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Overall employment dips, real incomes fall amidst high inflation in 2023

Singapore’s labour market remained resilient despite the weak economic environments, according to the Manpower Ministry’s advance release of the labour force report 2023.

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Although there has been a dip, Singapore’s overall employment rate remains the fourth highest when ranked against Organisation for Economic Co-operation and Development (OECD) countries.

 

This is according to the Ministry of Manpower (MOM) in its advance release of the Labour Force Report 2023 on 30 November 2023.

 

Singapore’s employment rate ranked ahead of countries like Switzerland, the United Kingdom, and the United States.

 

The employment rate for residents aged 15 and over declined to 66.2 per cent in 2023 from 2022’s historical high of 67.5 per cent amidst an exceptionally tight labour market, said MOM.

 

The ministry added: “Singapore’s labour market remained resilient despite the weak economic environment in 2023.”

 

The employment rate for seniors aged 65 and over also eased for the second consecutive year from 21 per cent in 2022 to 30.6 per cent in 2023, following a large increase from 2020 to 2021.

 

Compared to the pre-pandemic level in 2019, the figure in 2023 is still higher by three percentage points.

 

MOM said the decline was in the self-employed pool – mainly in Transportation and Storage, Wholesale Trade and Retail Trade.

 

“Business models have changed since the pandemic, for example, a shift from physical to online sales channels. This and the challenging business outlook may have led more older self-employed to retire,” said the ministry.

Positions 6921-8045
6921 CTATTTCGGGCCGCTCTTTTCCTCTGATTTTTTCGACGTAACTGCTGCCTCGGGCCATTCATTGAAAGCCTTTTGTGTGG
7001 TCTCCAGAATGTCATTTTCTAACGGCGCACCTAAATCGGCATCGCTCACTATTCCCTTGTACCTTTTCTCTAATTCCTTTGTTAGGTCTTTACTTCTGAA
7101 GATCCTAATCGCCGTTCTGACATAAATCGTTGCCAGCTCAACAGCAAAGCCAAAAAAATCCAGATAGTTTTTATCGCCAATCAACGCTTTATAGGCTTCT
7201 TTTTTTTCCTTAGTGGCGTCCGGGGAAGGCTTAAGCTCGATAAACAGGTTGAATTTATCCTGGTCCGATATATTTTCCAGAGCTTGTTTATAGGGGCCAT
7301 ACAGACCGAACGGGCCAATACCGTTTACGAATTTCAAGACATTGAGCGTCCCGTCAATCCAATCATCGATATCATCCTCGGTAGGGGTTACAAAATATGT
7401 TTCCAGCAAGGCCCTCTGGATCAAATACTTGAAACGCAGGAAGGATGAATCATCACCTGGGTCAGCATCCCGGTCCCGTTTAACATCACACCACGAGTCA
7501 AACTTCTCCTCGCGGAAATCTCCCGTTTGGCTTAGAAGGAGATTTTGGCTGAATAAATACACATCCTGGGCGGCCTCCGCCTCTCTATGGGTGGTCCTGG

MOM added that Singapore has consistently maintained its high ranking in employment rate over the decade thanks to efforts by tripartite partners to raise the employability of older workers and promote women’s return to the workforce.

 

Real incomes fell amidst high inflation

 

Even though nominal income rose, real incomes fell for the 20th percentile and median workers due to high inflation.

 

After accounting for inflation, real income in 2023 for the 20th percentile worker fell 3 per cent on a year-on-year basis.

 

However, the fall was reduced to 2.1 per cent after accounting for the Workfare Income Supplement and related payments.

 

Real income growth will likely remain negative for the remainder of 2023, but MOM expects an improvement in real income growth in 2024 with easing inflation.

 

MOM said that over the decade, real income growth remained positive and wage dispersion between the 20th percentile and median workers has narrowed as the incomes of the former rose faster than the latter.

 

“Government transfers, such as the Workfare Income Supplement and the Assurance Package, will help individuals and households cope with higher costs due to inflation,” added MOM.

 

Continued decline in self-employed workers

 

The proportion of self-employed residents declined to a new low of 12.2 per cent in 2023 from 13.3 per cent in 2022.

 

This decline was driven by the drop in the share of employers (from 4.1 per cent to 3.1 per cent) and own account workers (from 9.0 per cent to 8.7 per cent).

 

Own account workers refer to workers who work on their own accounts with a partner or more, and do not employ workers on a continuous basis.

 

There was also an increase in the share of employees, a continuation of the trend since the economic recovery (from 85.3 per cent in 2020 to 87.8 per cent in 2023).

 

MOM said this increase could be due to the higher number of job openings and workers’ preference for employee jobs, which offers more job stability amid greater economic uncertainties.